I’d have a Boolean that indicates no input yet. Then process input according to that Boolean. Say the user can enter numbers, and you want to return the largest prime they entered. Or the first customer in New Orleans in alphabetical order, then you’d need two loops.

1

In a language that lacks an explicit None value, the right thing to do is to initialize the accumulator to a value that preserves correctness. In this case, INT_MAX does the job. Duplicating code would obscure the logic of your algorithm (although not very much, since here it's just a single expression), and readability is almost as important as correctness.

2
  • 1
    But wouldn't initialization to INT_MAX be incorrect in case no number is entered? By the correctness argument, I'd favour the second solution (or a boolean flag has_value).
    – amon
    Commented Oct 22, 2022 at 19:26
  • Int_max is not reasonable for “the smallest of 0 values”. It’s worse if you look for the first string in alphabetical order -there is no last string.
    – gnasher729
    Commented Nov 1, 2022 at 21:05
1

The answer really should be chosen by "What should the correct result be if no input is given (EOF is reached)."

The former can print a result of INT_MAX. The latter prints an unspecified value. I'd argue unspecified value are worse than a predictable large value -- they can even change between invocations of your program.

If you constrain the problem to guarantee at least one input, then there's an amount of personal preference involved. I like to initialize to INT_MAX myself because it means the scanf only appears once. For something simple like reading a single value, it probably matters little. However, often the processing done for each input is much more expansive, and it's really nice not to duplicate code.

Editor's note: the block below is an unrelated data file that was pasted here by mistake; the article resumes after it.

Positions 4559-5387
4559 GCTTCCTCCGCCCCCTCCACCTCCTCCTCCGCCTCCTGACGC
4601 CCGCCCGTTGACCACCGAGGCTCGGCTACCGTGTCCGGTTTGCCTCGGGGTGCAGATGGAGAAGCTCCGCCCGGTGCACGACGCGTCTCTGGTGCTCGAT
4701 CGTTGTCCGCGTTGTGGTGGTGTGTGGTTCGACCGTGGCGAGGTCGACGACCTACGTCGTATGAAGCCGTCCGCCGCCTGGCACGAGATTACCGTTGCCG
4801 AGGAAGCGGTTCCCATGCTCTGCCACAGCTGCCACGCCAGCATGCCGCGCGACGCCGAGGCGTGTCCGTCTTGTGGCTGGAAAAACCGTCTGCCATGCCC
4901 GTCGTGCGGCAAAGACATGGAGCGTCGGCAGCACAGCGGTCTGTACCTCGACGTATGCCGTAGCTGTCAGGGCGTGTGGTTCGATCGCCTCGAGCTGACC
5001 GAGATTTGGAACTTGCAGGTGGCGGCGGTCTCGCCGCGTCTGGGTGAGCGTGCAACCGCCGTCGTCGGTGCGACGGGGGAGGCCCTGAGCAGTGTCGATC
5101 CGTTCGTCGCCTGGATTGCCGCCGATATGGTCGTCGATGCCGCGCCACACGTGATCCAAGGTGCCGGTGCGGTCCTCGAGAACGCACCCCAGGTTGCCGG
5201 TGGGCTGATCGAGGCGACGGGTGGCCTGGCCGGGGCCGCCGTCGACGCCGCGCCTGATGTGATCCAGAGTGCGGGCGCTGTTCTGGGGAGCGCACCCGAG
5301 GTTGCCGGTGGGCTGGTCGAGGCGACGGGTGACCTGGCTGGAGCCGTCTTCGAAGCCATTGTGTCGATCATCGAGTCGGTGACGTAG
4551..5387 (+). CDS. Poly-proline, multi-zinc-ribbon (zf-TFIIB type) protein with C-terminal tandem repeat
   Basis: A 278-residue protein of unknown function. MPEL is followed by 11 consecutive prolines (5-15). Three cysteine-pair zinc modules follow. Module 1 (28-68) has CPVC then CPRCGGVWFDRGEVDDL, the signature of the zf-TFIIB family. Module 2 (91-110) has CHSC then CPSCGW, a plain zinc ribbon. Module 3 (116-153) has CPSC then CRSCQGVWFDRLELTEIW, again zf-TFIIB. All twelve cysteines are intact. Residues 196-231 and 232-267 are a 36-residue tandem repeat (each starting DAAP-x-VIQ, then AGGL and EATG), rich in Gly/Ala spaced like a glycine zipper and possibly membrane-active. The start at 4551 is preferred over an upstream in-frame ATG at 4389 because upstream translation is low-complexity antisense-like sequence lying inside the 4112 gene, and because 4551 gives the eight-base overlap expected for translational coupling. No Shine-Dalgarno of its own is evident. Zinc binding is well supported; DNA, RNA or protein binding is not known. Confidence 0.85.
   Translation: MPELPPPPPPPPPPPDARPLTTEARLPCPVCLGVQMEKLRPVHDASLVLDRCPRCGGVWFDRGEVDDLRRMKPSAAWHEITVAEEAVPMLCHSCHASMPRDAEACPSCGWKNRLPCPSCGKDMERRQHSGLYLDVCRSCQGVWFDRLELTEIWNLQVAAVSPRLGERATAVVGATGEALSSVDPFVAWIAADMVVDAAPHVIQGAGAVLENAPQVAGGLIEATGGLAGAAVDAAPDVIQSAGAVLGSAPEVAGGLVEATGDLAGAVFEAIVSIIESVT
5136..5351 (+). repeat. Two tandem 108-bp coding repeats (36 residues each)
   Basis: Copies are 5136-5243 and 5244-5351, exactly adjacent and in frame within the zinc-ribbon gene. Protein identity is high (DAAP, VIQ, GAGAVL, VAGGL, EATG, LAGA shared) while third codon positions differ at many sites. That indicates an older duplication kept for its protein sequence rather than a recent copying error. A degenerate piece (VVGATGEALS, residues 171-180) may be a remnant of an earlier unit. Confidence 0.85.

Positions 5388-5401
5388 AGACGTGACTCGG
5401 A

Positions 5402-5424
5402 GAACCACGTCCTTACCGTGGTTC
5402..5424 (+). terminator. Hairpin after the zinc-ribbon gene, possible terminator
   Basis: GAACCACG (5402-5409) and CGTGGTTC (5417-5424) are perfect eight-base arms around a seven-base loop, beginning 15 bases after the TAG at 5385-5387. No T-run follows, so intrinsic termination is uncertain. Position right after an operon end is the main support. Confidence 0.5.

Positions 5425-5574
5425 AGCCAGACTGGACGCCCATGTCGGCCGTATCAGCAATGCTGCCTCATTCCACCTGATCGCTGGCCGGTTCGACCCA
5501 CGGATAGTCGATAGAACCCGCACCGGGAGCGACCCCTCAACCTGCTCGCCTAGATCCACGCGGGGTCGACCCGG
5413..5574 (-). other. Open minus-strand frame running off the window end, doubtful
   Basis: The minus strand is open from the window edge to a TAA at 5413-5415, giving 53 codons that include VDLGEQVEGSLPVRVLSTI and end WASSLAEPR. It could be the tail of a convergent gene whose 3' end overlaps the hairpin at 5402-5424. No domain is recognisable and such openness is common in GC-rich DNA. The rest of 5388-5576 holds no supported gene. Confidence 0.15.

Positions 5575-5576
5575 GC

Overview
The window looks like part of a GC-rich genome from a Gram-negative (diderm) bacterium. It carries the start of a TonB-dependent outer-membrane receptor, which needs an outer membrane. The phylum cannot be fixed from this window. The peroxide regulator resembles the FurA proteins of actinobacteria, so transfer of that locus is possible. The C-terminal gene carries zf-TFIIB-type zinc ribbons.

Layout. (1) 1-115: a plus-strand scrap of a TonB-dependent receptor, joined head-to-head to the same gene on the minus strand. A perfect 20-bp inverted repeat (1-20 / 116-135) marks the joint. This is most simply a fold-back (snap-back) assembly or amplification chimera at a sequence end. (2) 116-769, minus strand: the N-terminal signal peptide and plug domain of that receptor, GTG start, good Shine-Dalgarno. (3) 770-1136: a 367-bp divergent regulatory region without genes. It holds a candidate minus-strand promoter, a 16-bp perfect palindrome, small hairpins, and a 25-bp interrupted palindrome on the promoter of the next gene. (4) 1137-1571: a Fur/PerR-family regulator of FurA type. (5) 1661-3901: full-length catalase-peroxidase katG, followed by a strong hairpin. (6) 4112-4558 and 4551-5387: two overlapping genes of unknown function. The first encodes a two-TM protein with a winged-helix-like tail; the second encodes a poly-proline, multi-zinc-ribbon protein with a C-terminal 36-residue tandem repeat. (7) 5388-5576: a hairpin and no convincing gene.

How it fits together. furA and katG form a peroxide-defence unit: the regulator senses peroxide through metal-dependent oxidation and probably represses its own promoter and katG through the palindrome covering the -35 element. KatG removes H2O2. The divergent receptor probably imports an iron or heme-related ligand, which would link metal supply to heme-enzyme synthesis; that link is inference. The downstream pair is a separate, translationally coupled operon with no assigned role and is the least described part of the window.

I've also been known to add a boolean named first into the mix. It is initially true, and set to false after the first pass through the loop. This lets me be very explicit about which operations are common, only used on the first pass, or only used in subsequent passes. if (first) turns out to be quite easy to read.

1

My question is if it is a better practice to initialize my minimum value to INT_MAX or to the first scanf call.

Option 3 is best.

  1. "initialize my minimum value to the first scanf call" is not a reasonable option as scanf() returns the count of successful scans - nothing to do with minimum/maximum values read.

  2. "initialize my minimum value to INT_MAX" is reasonable, yet by itself does not distinguish the case where INT_MAX was the minimum input and the case of no inputs.

  3. The best is a 3rd option. Initialize with INT_MAX, to simplify code and also set a flag when valid input occurs.

Also scanf() may return values other than 0, 1. EOF is possible. Rather than compare against one unacceptable value (0), compare against the desired one (1). This also prevents the infinite loop of scanf("%d", &input) != 0 on end-of-file.

int main() {
    bool valid_input = false;
    int min = INT_MAX;

    int input;
    while (scanf("%d", &input) == 1) {
       valid_input = true; // Set the flag to indicate at least 1 value read.
       if (input < min) min = input;
    }
    
    if (valid_input) printf("Minimum: %d\n", min);
    else printf("No Minimum\n");
}